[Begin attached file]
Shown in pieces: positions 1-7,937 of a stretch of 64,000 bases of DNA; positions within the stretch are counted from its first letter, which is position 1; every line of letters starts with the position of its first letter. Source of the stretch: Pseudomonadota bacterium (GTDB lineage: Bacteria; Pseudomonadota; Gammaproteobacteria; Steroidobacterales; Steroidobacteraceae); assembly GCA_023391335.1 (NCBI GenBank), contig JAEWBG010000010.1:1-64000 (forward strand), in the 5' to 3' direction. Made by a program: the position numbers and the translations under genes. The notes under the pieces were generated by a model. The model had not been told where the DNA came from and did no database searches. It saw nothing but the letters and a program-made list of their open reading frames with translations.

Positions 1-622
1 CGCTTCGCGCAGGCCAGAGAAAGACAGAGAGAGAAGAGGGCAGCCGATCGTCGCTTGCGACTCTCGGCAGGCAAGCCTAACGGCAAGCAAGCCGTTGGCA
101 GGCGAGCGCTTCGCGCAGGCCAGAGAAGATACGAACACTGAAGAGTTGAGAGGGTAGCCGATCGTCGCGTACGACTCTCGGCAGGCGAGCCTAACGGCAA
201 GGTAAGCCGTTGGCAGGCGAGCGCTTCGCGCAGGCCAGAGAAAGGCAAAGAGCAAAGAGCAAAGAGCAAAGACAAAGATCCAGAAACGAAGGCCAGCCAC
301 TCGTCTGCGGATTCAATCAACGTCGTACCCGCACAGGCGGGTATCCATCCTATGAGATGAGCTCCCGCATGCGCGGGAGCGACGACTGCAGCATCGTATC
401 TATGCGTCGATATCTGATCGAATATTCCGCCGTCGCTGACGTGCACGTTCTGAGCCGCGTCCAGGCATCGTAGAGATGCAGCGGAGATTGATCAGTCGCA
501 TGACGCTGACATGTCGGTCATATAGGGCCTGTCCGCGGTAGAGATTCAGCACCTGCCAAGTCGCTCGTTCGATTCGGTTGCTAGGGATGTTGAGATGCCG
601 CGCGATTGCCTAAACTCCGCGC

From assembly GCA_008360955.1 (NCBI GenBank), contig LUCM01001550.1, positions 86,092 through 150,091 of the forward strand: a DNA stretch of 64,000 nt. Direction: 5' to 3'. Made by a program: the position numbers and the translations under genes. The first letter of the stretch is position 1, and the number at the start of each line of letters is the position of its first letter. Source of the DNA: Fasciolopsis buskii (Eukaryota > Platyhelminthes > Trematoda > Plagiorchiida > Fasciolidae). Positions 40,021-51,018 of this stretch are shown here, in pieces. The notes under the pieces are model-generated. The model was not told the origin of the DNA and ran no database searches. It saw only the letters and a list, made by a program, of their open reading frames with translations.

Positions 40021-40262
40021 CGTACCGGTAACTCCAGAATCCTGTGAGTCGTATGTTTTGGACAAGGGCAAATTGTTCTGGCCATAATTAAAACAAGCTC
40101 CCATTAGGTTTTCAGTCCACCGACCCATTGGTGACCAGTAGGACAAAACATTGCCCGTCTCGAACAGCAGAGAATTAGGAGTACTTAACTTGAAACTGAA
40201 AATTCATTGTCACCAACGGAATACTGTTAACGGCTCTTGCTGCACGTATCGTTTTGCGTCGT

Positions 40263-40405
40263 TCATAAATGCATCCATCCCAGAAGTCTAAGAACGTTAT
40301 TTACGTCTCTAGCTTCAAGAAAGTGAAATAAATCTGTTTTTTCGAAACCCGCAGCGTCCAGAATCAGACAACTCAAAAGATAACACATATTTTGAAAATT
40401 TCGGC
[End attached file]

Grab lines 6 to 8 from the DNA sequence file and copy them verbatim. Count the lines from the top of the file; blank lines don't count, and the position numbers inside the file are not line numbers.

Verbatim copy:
301 TCGTCTGCGGATTCAATCAACGTCGTACCCGCACAGGCGGGTATCCATCCTATGAGATGAGCTCCCGCATGCGCGGGAGCGACGACTGCAGCATCGTATC
401 TATGCGTCGATATCTGATCGAATATTCCGCCGTCGCTGACGTGCACGTTCTGAGCCGCGTCCAGGCATCGTAGAGATGCAGCGGAGATTGATCAGTCGCA
501 TGACGCTGACATGTCGGTCATATAGGGCCTGTCCGCGGTAGAGATTCAGCACCTGCCAAGTCGCTCGTTCGATTCGGTTGCTAGGGATGTTGAGATGCCG